| Marilyn Housel Poysky
ALREADY A SUCCESSFUL nurse, Marilyn Housel
Poysky joined the Seattle Pacific faculty
because her friend Joan Cassell, an SPC nursing
faculty member between 1966 and 1971,
told her the school needed a clinical teacher for
Spring Quarter 1967. Poysky agreed to fill in
— and began nearly three decades of training future nurses. Even while working
with junior and senior nursing students at Seattle Pacific, she maintained an
active clinical practice at the University of Washington Medical Center, earning
national certification as a clinical specialist in medical-surgical nursing.
In 27 years at Seattle Pacific — with a six-year
break after her son’s birth — Poysky has guided hundreds of future nurses through
the clinical component of their senior leadership course, taking them into a
hospital’s acute-care setting. She has also taught medical-surgical nursing,
and has been active on the committee that screens, admits and tracks students
throughout the nursing program. And when the Seattle Pacific School of Health
Sciences needed help preparing documentation for a national accrediting body,
Poysky answered the call.
Taking her nursing skills on the road, Poysky served
on short-term medical missions to Guinea, West Africa. She has also written chapters
for a nursing textbook with Delmar Publishers due out in 2004 and is writing
monographs for another Delmar publication
aimed at nursing students.
All this comes from a woman who first
majored in Spanish as an undergraduate student,
with plans to be a translator. Then a
friend described her student-nursing courses.
“In nursing, you have real-life experiences
while studying,” says Poysky. “I wanted more action and to do something more
Unexpectedly, her own health put an earlier end to her career than
she planned. The first order in retirement, she says, is to finish and recover
from chemotherapy treatment for cancer. After that, she and husband Frank plan
to visit their 1-year-old grandson in
Texas. “And,” she adds, “I hope to
volunteer at the SPU School of
Q: Over the years, what was the
most unexpected insight you gained into your field?
Poysky: When I had back
years ago, I suddenly recognized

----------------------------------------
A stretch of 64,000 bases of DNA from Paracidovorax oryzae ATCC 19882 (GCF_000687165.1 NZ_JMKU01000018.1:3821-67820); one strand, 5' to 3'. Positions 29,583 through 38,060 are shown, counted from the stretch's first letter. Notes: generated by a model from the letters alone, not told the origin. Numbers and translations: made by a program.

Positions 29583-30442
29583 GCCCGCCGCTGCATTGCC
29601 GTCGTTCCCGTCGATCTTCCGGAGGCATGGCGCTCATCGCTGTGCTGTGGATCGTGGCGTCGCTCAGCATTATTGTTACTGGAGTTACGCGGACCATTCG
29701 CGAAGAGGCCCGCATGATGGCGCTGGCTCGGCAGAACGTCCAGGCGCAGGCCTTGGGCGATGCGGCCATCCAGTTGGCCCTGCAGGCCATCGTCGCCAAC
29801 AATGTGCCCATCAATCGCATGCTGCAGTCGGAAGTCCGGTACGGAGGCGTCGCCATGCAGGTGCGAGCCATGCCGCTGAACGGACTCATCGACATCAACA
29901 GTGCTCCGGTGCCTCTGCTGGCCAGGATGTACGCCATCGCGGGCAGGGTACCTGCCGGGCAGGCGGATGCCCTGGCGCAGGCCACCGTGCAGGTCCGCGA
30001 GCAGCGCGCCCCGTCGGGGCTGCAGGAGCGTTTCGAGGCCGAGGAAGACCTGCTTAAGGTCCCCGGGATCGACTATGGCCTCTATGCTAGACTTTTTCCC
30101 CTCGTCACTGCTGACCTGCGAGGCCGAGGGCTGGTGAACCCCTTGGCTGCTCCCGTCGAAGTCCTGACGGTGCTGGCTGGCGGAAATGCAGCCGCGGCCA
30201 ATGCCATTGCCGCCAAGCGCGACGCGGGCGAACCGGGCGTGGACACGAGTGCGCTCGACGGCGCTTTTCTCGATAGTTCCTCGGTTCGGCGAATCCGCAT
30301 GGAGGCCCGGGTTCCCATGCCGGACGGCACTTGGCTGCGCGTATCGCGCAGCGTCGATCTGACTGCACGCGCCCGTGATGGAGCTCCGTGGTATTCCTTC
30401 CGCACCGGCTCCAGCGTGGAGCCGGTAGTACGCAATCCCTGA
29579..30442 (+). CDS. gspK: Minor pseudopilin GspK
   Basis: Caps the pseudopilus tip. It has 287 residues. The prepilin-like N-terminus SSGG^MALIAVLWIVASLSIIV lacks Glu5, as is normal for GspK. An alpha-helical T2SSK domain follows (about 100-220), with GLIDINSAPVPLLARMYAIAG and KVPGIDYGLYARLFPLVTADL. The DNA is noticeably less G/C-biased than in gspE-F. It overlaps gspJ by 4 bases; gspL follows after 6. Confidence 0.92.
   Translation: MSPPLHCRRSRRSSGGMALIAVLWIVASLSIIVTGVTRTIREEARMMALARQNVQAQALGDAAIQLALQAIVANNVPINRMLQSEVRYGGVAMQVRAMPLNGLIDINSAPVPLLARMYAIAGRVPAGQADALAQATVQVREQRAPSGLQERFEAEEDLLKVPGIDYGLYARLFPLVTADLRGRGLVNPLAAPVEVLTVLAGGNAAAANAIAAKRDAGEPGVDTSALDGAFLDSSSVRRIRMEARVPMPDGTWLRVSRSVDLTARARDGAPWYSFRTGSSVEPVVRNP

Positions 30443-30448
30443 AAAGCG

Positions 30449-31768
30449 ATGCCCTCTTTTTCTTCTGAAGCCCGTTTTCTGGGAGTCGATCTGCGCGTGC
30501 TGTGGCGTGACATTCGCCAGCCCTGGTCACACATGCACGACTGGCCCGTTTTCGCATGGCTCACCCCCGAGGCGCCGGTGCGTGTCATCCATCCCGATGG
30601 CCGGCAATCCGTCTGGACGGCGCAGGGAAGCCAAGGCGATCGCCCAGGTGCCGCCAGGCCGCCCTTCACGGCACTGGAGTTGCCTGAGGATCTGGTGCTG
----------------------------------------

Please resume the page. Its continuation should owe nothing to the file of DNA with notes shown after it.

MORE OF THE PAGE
there is such a thing as “pain.” I said
to myself, “Now I can understand
the patient!” You have to listen to
patients. They know.
Q: What’s one of your favorite things a student ever said to you?
Poysky: A colleague
once spoke to a former student of mine who told her that she has always remembered
something I said to her. I told the student she had great potential, and she
never forgot that.
Back to the top
Back to Campus
From the President
Americans today are searching for a new tone for their lives. “We
are talking here about another set of values — not the giddy sense
of entitlement that emerges out of exuberant times,” says President
A Gift at Any Age
Young alumni are supporting The Campaign for SPU with the Young Alumni
Endowment. They will provide scholarship support to students
engaging the culture. [Campaign]
Like Grandfather, Like
On June 7, 80-year-old Sheldon Arnett finally received
his bachelor’s degree from Seattle Pacific. His grandson,
Jeremiah Johnson, earned his SPU bachelor’s degree the
same day. [Campus]
Missionary bush pilot Roald Amundsen ’41 founded
Missionary Aviation and Repair Center (MARC) — becoming an
explorer just like the famous Norwegian for whom he was named. [Alumni]
A marathoner, wife, mother and business alumna, Claudia Shannon came back after tough
times. As a 45-year-old senior, she was on the SPU cross country
team that ranked 14th in the nation. [Athletics]
After 25 years, Joyce Quiring Erickson, retiring professor of English and
dean of the College of Arts and Sciences, reflects on glossy brown
chestnuts, home and the Promised Land.